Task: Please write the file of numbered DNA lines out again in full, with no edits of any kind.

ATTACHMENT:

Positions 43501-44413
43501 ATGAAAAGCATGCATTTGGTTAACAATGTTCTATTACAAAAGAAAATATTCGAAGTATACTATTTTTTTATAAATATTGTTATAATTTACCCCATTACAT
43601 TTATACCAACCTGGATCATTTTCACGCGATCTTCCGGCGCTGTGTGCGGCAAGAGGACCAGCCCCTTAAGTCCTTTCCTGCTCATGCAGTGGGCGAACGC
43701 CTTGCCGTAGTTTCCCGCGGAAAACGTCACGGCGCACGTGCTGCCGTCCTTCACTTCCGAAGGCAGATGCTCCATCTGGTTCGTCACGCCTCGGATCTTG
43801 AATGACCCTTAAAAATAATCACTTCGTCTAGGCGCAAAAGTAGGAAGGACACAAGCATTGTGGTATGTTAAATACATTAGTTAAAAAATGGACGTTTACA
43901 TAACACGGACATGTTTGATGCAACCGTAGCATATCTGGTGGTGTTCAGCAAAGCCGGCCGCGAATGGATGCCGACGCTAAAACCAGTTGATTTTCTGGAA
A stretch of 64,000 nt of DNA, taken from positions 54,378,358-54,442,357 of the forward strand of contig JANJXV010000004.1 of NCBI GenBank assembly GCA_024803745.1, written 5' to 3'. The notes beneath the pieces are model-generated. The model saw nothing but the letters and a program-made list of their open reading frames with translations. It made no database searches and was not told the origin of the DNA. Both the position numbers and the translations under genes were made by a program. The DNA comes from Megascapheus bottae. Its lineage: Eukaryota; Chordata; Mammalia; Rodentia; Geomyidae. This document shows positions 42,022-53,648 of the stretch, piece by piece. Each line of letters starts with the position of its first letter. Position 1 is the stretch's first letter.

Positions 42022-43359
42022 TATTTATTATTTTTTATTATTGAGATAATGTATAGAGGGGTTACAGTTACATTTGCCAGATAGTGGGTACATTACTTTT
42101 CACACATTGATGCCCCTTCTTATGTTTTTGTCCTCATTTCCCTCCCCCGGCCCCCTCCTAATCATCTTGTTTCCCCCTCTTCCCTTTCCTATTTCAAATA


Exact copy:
Positions 43501-44413
43501 ATGAAAAGCATGCATTTGGTTAACAATGTTCTATTACAAAAGAAAATATTCGAAGTATACTATTTTTTTATAAATATTGTTATAATTTACCCCATTACAT
43601 TTATACCAACCTGGATCATTTTCACGCGATCTTCCGGCGCTGTGTGCGGCAAGAGGACCAGCCCCTTAAGTCCTTTCCTGCTCATGCAGTGGGCGAACGC
43701 CTTGCCGTAGTTTCCCGCGGAAAACGTCACGGCGCACGTGCTGCCGTCCTTCACTTCCGAAGGCAGATGCTCCATCTGGTTCGTCACGCCTCGGATCTTG
43801 AATGACCCTTAAAAATAATCACTTCGTCTAGGCGCAAAAGTAGGAAGGACACAAGCATTGTGGTATGTTAAATACATTAGTTAAAAAATGGACGTTTACA
43901 TAACACGGACATGTTTGATGCAACCGTAGCATATCTGGTGGTGTTCAGCAAAGCCGGCCGCGAATGGATGCCGACGCTAAAACCAGTTGATTTTCTGGAA
A stretch of 64,000 nt of DNA, taken from positions 54,378,358-54,442,357 of the forward strand of contig JANJXV010000004.1 of NCBI GenBank assembly GCA_024803745.1, written 5' to 3'. The notes beneath the pieces are model-generated. The model saw nothing but the letters and a program-made list of their open reading frames with translations. It made no database searches and was not told the origin of the DNA. Both the position numbers and the translations under genes were made by a program. The DNA comes from Megascapheus bottae. Its lineage: Eukaryota; Chordata; Mammalia; Rodentia; Geomyidae. This document shows positions 42,022-53,648 of the stretch, piece by piece. Each line of letters starts with the position of its first letter. Position 1 is the stretch's first letter.

Positions 42022-43359
42022 TATTTATTATTTTTTATTATTGAGATAATGTATAGAGGGGTTACAGTTACATTTGCCAGATAGTGGGTACATTACTTTT
42101 CACACATTGATGCCCCTTCTTATGTTTTTGTCCTCATTTCCCTCCCCCGGCCCCCTCCTAATCATCTTGTTTCCCCCTCTTCCCTTTCCTATTTCAAATA